A goal of all third-graders in the state of Florida reading at grade level and a 100 percent high school graduation rate with students earning either a diploma or trade certification was the big hairy audacious goal — or vision statement — that emerged for K-12 education policy makers at the first SayfieReview.com Florida Leaders Summit. Bob McClure, president and CEO of the James Madison Institute, said the statement is an attempt to incorporate about 15 separate ideas into an overall mission statement.
“We thought if we could crystallize it into one goal it would take care of the other 14,” McClure said. He quickly dismissed a suggestion that achieving a 100 percent graduation rate was more aspirational than a realistic goal.“You have to start somewhere and this is supposed to be a big hairy audacious goal. You set one of those and then see if we can get there. And I think we can,” McClure said.Health policy makers huddled in seven groups of seven to nine participants and then selected having Florida as the undisputed healthiest state in the nation with clear emphasis on wellness, prevention, innovation and accountability by 2020 as its goal.“We have top-notch medical facilities and better talent than anywhere else in the country. We have visionary leaders in the health care industry doing prevention and wellness activities,” said Jason Altmire, senior vice president of public policy for Florida Blue. “When you add all that together we do have the opportunity to do it.”Other BHAGs, as the vision statements were dubbed, agreed to include:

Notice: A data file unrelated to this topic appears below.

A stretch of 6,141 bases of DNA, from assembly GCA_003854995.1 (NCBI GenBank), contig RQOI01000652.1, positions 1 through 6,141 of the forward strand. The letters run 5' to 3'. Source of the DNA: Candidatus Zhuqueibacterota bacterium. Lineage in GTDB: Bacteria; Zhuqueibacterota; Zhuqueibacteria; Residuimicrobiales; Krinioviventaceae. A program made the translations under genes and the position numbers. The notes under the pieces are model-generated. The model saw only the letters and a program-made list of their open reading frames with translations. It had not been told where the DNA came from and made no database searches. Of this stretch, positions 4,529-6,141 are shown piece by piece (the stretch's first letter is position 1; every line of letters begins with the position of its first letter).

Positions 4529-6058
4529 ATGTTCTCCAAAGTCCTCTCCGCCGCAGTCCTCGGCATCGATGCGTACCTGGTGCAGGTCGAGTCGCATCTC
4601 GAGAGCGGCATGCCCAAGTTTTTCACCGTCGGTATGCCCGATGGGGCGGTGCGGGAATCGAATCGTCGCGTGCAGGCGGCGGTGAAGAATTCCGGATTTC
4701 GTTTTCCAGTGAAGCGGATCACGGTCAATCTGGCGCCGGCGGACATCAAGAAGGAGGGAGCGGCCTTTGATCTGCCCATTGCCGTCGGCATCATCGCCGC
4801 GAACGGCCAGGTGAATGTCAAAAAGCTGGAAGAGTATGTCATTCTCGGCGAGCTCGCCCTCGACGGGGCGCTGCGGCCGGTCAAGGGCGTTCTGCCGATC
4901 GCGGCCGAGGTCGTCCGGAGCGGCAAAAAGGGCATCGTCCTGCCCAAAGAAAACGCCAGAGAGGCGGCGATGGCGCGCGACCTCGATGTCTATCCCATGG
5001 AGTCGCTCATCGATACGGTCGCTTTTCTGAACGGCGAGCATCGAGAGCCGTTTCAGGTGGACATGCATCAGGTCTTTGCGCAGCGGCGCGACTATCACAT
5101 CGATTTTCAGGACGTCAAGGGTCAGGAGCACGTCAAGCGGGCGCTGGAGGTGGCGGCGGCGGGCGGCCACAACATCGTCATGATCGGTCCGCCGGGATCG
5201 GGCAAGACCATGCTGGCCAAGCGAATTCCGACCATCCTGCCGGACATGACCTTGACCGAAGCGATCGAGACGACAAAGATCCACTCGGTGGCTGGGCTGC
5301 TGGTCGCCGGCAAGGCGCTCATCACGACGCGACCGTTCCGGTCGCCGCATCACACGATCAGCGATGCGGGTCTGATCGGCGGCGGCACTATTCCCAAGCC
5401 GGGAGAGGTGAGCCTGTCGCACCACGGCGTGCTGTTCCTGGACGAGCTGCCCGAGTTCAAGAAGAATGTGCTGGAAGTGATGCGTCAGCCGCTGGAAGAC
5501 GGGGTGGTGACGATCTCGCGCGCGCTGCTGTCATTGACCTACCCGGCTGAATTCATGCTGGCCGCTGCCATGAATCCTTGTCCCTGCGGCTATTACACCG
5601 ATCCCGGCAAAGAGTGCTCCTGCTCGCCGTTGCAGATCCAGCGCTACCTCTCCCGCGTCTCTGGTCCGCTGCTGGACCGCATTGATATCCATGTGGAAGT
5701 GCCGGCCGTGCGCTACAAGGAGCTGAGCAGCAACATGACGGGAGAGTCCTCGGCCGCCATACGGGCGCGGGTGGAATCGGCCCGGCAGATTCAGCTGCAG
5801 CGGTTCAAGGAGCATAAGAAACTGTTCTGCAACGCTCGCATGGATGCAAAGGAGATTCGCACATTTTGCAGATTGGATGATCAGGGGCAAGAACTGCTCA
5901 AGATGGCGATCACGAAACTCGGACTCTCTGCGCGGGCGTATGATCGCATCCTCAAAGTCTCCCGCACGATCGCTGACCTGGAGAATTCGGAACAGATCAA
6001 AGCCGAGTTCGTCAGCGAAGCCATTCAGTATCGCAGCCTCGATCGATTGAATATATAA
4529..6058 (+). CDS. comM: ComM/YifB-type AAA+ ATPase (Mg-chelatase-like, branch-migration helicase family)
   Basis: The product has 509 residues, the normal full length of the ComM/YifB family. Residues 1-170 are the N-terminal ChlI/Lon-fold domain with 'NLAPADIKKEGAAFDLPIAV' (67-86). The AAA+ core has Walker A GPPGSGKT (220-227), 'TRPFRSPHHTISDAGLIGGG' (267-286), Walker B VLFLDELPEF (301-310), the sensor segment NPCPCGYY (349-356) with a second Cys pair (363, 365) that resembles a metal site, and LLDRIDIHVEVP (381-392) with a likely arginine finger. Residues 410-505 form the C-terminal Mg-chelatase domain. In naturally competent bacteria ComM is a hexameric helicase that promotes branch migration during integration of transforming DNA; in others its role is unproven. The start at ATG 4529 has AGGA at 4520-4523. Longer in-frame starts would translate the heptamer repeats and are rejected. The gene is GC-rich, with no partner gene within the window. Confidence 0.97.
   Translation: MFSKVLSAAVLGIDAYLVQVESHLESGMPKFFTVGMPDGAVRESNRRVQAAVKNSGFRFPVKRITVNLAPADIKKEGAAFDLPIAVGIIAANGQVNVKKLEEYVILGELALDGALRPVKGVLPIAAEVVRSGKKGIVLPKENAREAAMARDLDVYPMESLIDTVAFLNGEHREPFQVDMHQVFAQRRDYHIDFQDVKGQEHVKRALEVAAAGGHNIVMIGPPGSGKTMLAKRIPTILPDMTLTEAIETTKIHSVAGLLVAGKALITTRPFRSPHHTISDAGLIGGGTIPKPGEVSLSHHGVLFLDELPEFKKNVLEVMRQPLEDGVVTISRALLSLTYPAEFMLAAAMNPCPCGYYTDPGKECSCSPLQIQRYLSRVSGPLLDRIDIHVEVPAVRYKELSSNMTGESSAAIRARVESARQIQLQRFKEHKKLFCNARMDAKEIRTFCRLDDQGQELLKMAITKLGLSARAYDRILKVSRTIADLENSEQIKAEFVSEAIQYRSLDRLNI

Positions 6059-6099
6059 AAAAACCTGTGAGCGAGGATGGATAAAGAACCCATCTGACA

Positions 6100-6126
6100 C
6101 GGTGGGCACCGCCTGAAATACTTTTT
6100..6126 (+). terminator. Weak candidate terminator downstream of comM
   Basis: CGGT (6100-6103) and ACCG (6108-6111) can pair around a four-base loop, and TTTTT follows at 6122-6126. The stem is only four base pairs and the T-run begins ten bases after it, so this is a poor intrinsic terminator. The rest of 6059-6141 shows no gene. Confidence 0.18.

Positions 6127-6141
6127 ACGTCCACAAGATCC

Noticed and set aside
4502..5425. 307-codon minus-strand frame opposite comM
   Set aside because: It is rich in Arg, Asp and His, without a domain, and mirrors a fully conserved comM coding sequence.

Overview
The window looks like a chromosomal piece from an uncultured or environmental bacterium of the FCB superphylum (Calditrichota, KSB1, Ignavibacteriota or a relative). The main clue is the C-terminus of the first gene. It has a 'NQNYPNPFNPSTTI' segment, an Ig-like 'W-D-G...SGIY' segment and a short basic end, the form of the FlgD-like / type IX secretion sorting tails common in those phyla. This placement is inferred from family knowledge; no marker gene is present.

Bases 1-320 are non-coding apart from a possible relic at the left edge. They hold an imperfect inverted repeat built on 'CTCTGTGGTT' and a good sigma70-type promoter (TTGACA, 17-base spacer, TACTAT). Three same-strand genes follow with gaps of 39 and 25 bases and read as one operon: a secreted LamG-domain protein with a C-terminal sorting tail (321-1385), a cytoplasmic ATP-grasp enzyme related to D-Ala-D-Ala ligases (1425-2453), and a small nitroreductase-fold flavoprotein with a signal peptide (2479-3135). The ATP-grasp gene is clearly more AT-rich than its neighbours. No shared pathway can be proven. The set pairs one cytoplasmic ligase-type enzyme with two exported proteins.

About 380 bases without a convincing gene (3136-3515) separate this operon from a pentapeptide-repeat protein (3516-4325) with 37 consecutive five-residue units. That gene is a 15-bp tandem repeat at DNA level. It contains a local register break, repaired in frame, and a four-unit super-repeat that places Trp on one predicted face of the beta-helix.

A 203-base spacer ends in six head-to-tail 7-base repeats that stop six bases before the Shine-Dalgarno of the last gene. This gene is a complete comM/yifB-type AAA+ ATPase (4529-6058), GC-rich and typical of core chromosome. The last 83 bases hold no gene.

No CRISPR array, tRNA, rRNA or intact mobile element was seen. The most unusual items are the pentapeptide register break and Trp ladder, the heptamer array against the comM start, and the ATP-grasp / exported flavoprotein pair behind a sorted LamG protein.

* From the energy group — Having Florida the first state to have in place a full statewide public access infrastructure to refuel alternative-fueled vehicles by 2025 as its big hairy audacious goal;* From the tourism group — A goal of attracting 150 million visitors annually by 2020 and increasing international tourism numbers by 25 percent.* From transportation policymakers — To create an environment where people rely less on traditional modes of transportation. To accomplish that goal they proposed allocating 2.5 percent of the transportation budget to research and development.
Justin Sayfie, publisher of the SayfieReview.com, organized the two-day meeting in Orlando with the idea that getting state “leaders” in the same place at the same time it would produce fruitful discussions about policy challenges.“We live in a dynamic world so we’re always going to have challenges,” Sayfie said. “I thought it was important to help address some of those challenges and even solve some of those challenges.”Rep. Jim Waldman, D-Coconut Creek, was among the group that set the goal for health policy but he panned its vision statement.”It’s very easy to say we want to be the healthiest state in the nation, but the question is ‘How do we get there?,” Waldman said.Waldman, however, added that the summit’s speakers were informative and that the ideas presented during the summit were quite good and something that people need to hear.“That’s what needs to be done. Politicians need to hear what do the people out in the trenches really say: the people who run businesses, who run organizations. What do they think? From that standpoint it’s been very good, certainly been helpful to me,” Waldman said.Reporter James Call can be reached at email@example.com://www.thefloridacurrent.com/article.cfm?id=34460513